• The senior management team had engendered a culture of learning from incidents and one in which the patient was put at the centre of care provided.

  • The environment at Musgrove Park Hospital was a mix of newly built units with excellent facilities and aging departments and wards. This presented challenges in delivering care in units which met current guidelines.

  • Children’s and neonatal staffing levels did not meet the current guidelines.

  • Patients using the service were receiving effective care and treatment, which met their needs. Outcomes for patients were routinely collected and monitored, and were mostly positive.

We saw several areas of outstanding practice including:

  • The trust had a Joint Emergency Therapies Team (JETT) and Older Persons Assessment and Liaison service (OPAL) which assessed all patients over the age of 75 with the view to prevent avoidable admissions.

  • The hospital was named as one of the top hospitals in the 2015 CHKS awards, (CHKS is a provider of healthcare intelligence and quality improvement services), and was highly commended for patient experience. The CHKS awards commended the cancer care team, in the International Quality Improvement category, for their work.

  • Investors in People awarded the gold standard to the Beacon Centre for oncology, one of only 7% of accredited organisations to win this.

  • Colorectal Specialist Nurses had been trained to use clinically developed criteria and pathways to direct patients to the relevant test or clinic thus avoiding unnecessary steps or diagnostic procedures in the patient’s pathway. This improved the speed of diagnosis for patients with suspected colorectal cancer.

  • We saw the use of a number of initiatives to mitigate the risks identified as a direct result of previous low staffing levels and skill mix. These included; banked hours; clinical supervision; an on call system; the appointment of a Practice Educator and; the band five and six development programmes.

  • Critical care participated in the Potential Donor Audit (PDA). PDA audit results for the reporting period April 2015 to September 2015 showed the trust as the best trust in the South West region for; approaching patients and, securing a good number of donors.

  • A tracheostomy ward round, led by a consultant intensivist in collaboration with a nurse specialist for ‘head and neck’, took place daily to assess tracheostomy care and improve standards both in critical care and throughout the hospital.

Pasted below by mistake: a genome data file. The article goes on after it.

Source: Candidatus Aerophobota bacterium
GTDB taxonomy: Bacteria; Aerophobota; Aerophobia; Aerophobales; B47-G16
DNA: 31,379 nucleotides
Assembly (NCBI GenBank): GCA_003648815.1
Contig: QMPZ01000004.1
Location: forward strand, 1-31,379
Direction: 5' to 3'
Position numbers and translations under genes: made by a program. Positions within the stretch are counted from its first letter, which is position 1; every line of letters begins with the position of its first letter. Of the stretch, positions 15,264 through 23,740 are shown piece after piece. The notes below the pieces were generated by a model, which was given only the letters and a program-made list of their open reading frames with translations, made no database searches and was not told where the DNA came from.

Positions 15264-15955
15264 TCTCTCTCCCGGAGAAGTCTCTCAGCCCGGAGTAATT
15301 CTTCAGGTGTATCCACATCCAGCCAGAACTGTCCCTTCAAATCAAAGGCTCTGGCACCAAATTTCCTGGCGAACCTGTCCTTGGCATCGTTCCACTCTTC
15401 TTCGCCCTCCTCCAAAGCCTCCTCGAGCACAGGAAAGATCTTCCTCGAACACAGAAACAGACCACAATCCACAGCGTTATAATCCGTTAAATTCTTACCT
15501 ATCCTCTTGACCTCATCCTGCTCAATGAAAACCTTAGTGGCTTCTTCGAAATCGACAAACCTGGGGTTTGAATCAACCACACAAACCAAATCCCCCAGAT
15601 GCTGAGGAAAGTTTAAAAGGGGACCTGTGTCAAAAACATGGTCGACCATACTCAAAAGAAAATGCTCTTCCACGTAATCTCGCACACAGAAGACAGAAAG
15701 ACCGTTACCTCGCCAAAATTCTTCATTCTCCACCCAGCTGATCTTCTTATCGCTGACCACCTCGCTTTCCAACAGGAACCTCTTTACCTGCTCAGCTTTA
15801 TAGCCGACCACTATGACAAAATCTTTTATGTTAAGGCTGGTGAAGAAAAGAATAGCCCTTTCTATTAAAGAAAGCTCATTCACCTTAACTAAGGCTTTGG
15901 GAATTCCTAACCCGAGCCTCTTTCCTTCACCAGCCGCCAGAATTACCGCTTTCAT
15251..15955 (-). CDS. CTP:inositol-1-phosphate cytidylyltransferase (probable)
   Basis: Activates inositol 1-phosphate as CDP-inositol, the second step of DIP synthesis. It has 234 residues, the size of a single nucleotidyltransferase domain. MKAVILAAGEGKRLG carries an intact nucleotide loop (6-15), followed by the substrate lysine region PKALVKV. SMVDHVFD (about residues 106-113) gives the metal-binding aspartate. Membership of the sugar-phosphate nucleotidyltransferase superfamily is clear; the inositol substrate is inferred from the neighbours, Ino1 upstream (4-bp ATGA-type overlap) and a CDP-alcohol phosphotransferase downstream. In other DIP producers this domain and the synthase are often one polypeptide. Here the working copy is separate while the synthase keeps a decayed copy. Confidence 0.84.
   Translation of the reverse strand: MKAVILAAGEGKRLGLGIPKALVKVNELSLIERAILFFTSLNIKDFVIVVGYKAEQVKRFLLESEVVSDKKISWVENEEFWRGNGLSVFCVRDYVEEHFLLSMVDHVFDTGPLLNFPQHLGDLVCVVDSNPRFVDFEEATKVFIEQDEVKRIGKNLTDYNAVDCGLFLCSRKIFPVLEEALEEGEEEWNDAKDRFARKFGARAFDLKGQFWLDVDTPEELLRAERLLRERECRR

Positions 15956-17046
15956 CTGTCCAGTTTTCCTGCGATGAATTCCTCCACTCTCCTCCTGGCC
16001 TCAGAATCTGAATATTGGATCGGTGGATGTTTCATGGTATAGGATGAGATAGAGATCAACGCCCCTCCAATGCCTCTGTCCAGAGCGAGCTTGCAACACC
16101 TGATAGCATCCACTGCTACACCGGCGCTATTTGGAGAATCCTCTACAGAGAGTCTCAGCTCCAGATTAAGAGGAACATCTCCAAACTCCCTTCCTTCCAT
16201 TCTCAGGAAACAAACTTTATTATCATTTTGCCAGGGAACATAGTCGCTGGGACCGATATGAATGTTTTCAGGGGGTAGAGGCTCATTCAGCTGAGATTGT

• As part of the ABCDE assessment of new admissions to critical care, the team had added F (for family) to remind staff to communicate with the family about any concerns or worries they may have.

  • Local safety projects were in place to highlight current incidents and areas of concern and included the ‘take note project’ and, ‘raising standards project’.

  • One of the midwives at the service had also recently won a MAFTA award for her innovative ideas. She had designed a fabric placenta as a teaching aid and designed the “smoke free buttons” located throughout the hospital, which when pressed plays a voice recording outside to remind patients and visitors of the smoke free message.
  • The Marie Curie companion service is the only one currently in the country. It uses the innovative approach of using trained volunteers to help provide emotional comfort to patients. There was overwhelming praise from staff about this service and the report of the six-month review of the service showed positive feedback from family members. The service was shortlisted for the National End of Life Safer Patient Award in June 2015.
  • In partnership with the complex care GPs and a neighbouring community NHS trust palliative care consultant team, the trust had made a successful bid to the Health Education South West to develop a health improvement programme between hospital and community. The aim of the programme was to increase effective communication with regard to those who are dying. This project was ongoing at the time of inspection.